Looking at the full component system of the financial services industry should be enough to demonstrate that no government interference in London’s financial sector is necessary.
Any notion of a continental European assault on British domination of the Tier 1 banking sector can be well and truly put to rest.
For quite some time now, Germany’s investment banking, interbank FX trading and exchange-traded derivatives moguls have wanted to obtain a stranglehold over the European markets, and in particular, create large scale mergers in order to outstrip the rivals on the grounds of size and market presence.
Deutsche Bank, whose FX dealing market share has slipped from fifth to seventh globally in 2018, still holding its position within the top ten interbank FX dealers worldwide, is a prominent force in the market-making structure of the global FX industry, however that particular division is headquartered in London, and not Frankfurt.
In an attempt to eclipse Canary Wharf, Deutsche Bank and Commerzbank, another of Germany’s largest financial institutions which also has a well-recognized investment banking and interbank trading division, have been working on a merger that would have placed the newly formed entity in a strong position to dominate the European clearing and execution market, even if the actual trades themselves were to take place in London.
The two European giants began talks in mid-2019 after the German government, which owns a 15% in Deutsche Bank, signalled it would not object to any necessary cost cuts or job losses. The German government has pushed for the merger in an attempt to create a national banking champion after becoming concerned over the health of both banks.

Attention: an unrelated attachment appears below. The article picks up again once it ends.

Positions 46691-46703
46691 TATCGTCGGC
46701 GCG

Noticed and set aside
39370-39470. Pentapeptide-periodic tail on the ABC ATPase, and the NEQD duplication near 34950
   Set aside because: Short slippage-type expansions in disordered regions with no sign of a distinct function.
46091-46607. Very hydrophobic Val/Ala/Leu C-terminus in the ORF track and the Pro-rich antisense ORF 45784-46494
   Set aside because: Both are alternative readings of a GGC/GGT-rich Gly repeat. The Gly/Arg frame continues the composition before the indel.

The merged bank would have become the Eurozone’s second-largest lender behind BNP Paribas, with around €1.9 trillion (£1.6 trillion) in assets and a market value of €25 billion, BNP Paribas being a relatively commonly favoured Tier 1 prime brokerage among UK institutional FX trading firms.
As is often the case in mainland Europe, it was the trade unions that reared their recalcitrant heads this time, thwarting the merger which is now completely off the table.
Socialism reigns supreme in Europe, which is one of the reasons for the lack of modernity, lack of business infrastructure and inability to compete with Anglosphere regions on many levels.
Government ownership, unionized workforces and huge taxes on company revenues and financial transactions, along with a public misunderstanding of the financial sector and the technology that underpins it are some of the factors that have hampered progress in mainland Europe whilst Australia, the UK, North America and the Asia Pacific region have centralized the most efficient and highly advanced electronic financial ecosystem that powers the world’s economies.